Green bond programmes are generally established under one of two international frameworks — the Green Bond Principles (backed by the International Capital Markets Association) or the Climate Bonds Initiative (an international non-profit organisation). These frameworks (and their external certification and verification mechanisms) are intended to provide prospective investors with a level of confidence that the proceeds of a green bond issue will be used in a 'green' way.
However, the Green Bond Principles and the Climate Bonds Initiative frameworks are voluntary, and contain no sanctions if the issuer does not adhere to the frameworks. In addition, an ‘event of default’ does not generally occur if an issuer does not apply the proceeds of a green bond issuance as intended, although that may obviously have reputational and investor relations consequences.
New Zealand regulation doesn’t really do much to bolster the voluntary nature of these frameworks. The Financial Markets Conduct Act 2013 (‘FMC Act’) does not define ‘green bonds’. Instead, they just fall under the general FMC Act definition of a ‘debt security’.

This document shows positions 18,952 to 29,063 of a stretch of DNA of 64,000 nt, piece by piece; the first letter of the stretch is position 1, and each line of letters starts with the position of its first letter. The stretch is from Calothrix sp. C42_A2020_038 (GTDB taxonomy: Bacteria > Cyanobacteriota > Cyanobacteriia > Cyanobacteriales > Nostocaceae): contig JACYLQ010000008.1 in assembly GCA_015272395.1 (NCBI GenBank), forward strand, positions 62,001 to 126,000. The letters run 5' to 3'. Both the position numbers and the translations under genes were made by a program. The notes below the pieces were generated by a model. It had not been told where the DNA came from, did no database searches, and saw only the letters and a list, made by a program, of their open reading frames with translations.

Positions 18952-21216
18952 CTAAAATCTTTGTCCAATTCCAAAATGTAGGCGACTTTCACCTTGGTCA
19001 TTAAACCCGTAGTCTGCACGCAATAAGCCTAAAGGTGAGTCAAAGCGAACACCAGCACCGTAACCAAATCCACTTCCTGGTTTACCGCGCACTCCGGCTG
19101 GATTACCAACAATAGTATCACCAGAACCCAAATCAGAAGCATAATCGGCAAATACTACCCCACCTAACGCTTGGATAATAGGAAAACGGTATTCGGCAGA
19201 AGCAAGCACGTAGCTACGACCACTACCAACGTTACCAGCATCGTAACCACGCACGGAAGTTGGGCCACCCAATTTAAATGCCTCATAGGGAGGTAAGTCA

That means we are left with the general ‘fair dealing’ provisions of Part 2 of the FMC Act, which are likely to apply to more egregious acts of greenwashing. The Consultation Paper helpfully sets out a number of factors the FMA would consider when assessing the adequacy of disclosure for green bonds, including:
Without going into much detail, the Consultation Paper suggests that the FMA wants greater regulatory certainty around the design and promotion of green bonds. We support this in principle. Formalising FMA’s expectations will help avoid unpleasant surprises for market participants. The challenge will be to design a framework that gives investors confidence that debt securities offered as ‘green bonds’ are truly green, without stifling innovation or the growth of New Zealand’s debt markets.